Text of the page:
I close my eyes and try to lift my arm, but it feels like it's bolted down. My shoulder hurts, my elbow hurts, everything hurts, but it'll be OK if I can lift my arm. Feeling for the opening of my pocket, my fingers are broken and twisted, I can't feel anything there but sharp, cold pain. Nobody seems to have noticed me reaching. I'm trying to lift my head to see, but a young woman puts her hands on each side of my face and says, "Don't try to move, you'll be OK." I shake my head, but she's arguing with the others now. As it gets harder and harder to keep my eyes open, and the sun is obscured by heads moving back and forth, I just know that there's not much time left.


The origins of the device itself are still as mysterious as its inner workings. The four in-house historians of the Yutani Corporation all agree that the device (or at the least, its casing) was produced in 18th century England, most likely in the fine metal-working houses of Edinborough. The baroque embellishments of all six faces, die-cast in silver with inlaid ivory as a base for the engraved text, would have been available only to the wealthy businessmen and landed gentry of the time. Unfortunately, no reliable records of ownership or production have survived from that time, the latest written record of the devices being from their anonymous donation to Oxford University in 1855.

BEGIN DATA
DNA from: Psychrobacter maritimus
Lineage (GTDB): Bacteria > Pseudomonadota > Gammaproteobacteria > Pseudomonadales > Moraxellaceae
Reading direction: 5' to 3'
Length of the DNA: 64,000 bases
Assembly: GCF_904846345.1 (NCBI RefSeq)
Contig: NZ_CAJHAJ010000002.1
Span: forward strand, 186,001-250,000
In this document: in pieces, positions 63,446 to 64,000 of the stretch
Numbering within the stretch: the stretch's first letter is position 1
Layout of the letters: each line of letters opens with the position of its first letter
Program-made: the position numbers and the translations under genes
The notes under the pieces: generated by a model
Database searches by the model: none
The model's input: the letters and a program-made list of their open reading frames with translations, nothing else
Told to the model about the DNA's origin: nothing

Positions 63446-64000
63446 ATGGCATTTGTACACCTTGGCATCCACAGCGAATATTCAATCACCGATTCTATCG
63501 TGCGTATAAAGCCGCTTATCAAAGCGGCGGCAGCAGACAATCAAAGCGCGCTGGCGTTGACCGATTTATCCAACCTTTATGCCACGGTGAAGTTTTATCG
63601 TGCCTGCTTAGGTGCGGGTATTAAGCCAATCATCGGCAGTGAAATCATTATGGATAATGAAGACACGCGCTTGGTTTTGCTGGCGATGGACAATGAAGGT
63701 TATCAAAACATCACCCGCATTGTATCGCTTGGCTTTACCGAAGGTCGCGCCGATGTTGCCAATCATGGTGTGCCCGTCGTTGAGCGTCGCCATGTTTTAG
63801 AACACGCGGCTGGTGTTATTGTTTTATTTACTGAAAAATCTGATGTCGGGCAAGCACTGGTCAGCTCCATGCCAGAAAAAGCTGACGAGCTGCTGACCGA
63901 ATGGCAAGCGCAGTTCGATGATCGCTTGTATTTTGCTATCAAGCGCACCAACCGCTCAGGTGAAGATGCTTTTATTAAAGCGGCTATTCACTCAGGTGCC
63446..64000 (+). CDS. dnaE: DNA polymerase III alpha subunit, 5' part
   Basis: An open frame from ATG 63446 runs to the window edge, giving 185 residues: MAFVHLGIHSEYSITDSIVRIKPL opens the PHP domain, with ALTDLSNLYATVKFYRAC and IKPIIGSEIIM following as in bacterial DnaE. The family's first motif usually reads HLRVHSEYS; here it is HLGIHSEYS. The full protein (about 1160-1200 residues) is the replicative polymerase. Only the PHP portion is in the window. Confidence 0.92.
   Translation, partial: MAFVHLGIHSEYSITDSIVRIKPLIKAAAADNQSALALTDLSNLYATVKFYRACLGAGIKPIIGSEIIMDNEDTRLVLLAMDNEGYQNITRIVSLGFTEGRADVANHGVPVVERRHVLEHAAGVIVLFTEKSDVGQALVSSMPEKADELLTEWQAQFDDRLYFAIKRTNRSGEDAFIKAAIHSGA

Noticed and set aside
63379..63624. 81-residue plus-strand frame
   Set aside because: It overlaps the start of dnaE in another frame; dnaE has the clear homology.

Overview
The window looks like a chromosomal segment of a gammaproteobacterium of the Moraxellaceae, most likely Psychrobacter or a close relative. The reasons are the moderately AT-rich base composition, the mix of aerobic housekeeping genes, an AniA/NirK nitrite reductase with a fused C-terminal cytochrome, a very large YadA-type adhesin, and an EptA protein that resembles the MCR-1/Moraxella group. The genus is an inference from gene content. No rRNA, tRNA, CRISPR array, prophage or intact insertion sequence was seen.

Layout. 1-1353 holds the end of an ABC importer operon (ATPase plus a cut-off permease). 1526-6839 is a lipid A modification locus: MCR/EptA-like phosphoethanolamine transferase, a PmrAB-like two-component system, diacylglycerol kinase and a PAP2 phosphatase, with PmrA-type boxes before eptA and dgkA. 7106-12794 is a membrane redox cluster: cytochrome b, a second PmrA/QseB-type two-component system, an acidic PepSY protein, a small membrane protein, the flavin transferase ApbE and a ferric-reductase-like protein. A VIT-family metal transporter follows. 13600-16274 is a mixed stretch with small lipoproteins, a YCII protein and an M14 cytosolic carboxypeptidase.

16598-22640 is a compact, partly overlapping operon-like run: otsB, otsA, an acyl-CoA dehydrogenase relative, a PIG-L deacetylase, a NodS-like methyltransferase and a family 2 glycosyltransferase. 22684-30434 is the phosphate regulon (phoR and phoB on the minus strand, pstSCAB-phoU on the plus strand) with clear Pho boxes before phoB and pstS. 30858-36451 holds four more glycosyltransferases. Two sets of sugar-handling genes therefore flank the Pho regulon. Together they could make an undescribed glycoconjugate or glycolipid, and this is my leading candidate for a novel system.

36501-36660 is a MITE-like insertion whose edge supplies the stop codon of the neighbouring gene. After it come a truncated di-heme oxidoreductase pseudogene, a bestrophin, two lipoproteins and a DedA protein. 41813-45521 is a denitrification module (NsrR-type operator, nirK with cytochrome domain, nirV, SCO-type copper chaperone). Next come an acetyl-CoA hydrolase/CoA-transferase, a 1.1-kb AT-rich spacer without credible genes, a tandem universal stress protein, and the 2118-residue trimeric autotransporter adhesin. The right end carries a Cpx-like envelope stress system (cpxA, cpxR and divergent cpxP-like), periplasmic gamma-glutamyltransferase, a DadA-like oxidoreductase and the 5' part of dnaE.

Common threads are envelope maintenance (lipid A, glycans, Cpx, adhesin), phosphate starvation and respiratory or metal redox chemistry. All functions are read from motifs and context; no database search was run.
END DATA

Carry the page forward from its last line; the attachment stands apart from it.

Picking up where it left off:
The mechanism by which the devices operate remains an open question. The spectacular outer casings are only a decorative façade, laid upon the original devices at the behest of an unknown previous owner. Beneath the casings is a smooth surface of burnished bronze, with rounded corners and no markings whatsoever, aside from the central button. They are uniquely featureless objects, which give very little indication of when or where they were created, aside from the fact that their production would have required the use of fairly sophisticated metalworking techniques. They also present no clear means of disassembly — no screws, rivets, pins, or seals — and several attempts in the mid-20th century to cut or otherwise force open the devices were utter failures, and resulted only in the loss of four fully functional devices. In the Malmö Science Museum one can see a display of the shoes of Jens Norén — the famed Scandinavian engineer who last tried to disassemble a device — which are rainbow-stained with oil and studded with shards of glass from that unfortunate incident.